U.S. proposals to expand licence requirements for its high technology companies to export to China will stifle business and increase uncertainty over the state of bilateral trade, Chinese Ministry of Commerce spokesman Chong Quan said on Wednesday.
If approved, the rule proposed by the U.S. Department of Commerce and the Bureau of Industry and Security in July, would set "unreasonable obstacles" to normal bilateral trade and harm the interests of firms in both countries, Chong said.
"We hope the U.S. will take China's concerns into serious consideration and take constructive measures to facilitate the trade of high-tech products. It will not only alleviate current trade imbalance, but also secure a healthy growth," Chong said.
Citing the U.S.-China High Technology and Strategic Trade Working Group under the Joint Conference for Commerce and Trade, he said China and the U.S. had established positive collaborative mechanisms in recent years.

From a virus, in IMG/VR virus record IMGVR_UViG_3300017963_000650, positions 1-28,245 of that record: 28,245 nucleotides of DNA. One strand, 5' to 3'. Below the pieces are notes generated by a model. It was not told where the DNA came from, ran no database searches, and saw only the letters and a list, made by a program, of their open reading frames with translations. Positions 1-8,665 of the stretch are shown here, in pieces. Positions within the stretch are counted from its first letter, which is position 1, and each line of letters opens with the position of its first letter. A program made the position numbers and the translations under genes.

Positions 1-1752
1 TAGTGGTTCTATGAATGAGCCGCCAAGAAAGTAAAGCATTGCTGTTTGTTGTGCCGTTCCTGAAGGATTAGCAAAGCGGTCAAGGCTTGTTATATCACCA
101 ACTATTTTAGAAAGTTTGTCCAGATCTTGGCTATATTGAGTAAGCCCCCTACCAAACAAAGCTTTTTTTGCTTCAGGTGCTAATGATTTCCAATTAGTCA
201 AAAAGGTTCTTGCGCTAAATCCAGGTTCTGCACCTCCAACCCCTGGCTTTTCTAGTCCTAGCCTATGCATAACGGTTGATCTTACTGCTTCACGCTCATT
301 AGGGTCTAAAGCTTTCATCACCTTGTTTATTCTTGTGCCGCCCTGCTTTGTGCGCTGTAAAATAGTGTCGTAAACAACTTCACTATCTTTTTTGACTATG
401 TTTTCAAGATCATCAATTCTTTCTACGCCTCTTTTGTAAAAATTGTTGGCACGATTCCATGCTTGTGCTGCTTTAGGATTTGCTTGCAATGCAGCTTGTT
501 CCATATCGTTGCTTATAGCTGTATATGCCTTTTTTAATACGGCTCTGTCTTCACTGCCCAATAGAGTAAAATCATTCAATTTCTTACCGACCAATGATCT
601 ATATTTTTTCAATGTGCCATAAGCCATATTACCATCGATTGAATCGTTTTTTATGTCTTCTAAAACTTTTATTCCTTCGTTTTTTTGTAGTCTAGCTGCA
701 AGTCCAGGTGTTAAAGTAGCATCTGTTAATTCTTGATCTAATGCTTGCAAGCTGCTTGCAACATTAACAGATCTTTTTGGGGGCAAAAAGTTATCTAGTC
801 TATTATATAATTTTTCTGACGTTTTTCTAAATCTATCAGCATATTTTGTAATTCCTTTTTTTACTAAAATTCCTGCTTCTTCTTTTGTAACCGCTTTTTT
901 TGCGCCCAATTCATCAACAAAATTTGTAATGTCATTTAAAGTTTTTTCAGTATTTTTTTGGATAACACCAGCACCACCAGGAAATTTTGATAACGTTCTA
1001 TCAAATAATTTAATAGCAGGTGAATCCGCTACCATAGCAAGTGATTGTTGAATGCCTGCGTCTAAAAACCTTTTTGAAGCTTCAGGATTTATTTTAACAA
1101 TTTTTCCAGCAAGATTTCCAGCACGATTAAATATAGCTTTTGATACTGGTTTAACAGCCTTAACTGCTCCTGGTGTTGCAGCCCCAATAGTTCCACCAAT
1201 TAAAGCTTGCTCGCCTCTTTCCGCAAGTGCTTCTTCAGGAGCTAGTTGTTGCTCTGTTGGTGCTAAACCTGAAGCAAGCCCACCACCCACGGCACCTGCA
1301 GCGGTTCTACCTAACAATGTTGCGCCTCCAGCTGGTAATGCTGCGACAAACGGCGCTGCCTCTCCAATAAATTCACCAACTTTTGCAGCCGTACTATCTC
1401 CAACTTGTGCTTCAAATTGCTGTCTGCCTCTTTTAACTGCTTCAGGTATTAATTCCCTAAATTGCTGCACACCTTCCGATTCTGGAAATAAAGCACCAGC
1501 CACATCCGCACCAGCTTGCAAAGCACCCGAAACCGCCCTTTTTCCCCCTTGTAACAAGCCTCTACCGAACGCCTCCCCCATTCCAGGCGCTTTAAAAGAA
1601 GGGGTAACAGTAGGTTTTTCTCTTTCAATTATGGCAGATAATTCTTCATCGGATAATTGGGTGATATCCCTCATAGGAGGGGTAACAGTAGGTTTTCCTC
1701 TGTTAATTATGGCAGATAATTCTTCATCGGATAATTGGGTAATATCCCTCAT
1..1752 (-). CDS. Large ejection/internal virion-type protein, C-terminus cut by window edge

"We hope the good momentum was not broken by the new rule," he said.
Although U.S. exports to China grew an average of 22 percent annually since China joined the World Trade Organization in December 2001, the trade imbalance between China and the U.S. remains a pressing issue.
Over the past five decades, the United States had seen its trade deficits with Europe, Japan and China successively soar, reflecting the change in America's major trade partners, said Professor Zhang Hanlin, of the University of International Business and Economics.
It also underscored the necessity for U.S. to narrow its deficit with China through more open trade in high-tech products, said Zhang.
"When it comes to the trade with China, the United State's comparative advantage in new high-tech products is obvious. If U.S. keeps adding new export controls, the interests of domestic companies will be impaired as much as those of Chinese importers," Zhang said.
The proposed rule, drawn up to prevent US-made high-tech products contributing to China's military modernization, requires licenses for the export of many items not currently controlled for export to China.
It also requires exporters to obtain an import or End-User Certificate from China's Ministry of Commerce for all exports of controlled goods and technologies that exceed a total value of 5,000 U.S. dollars. In addition, a license is compulsory for all computer exports to China regardless of value.
Given the broad impact of the rule, the Bureau of Industry and Security has asked U.S. companies to submit opinions by November.
Source: China View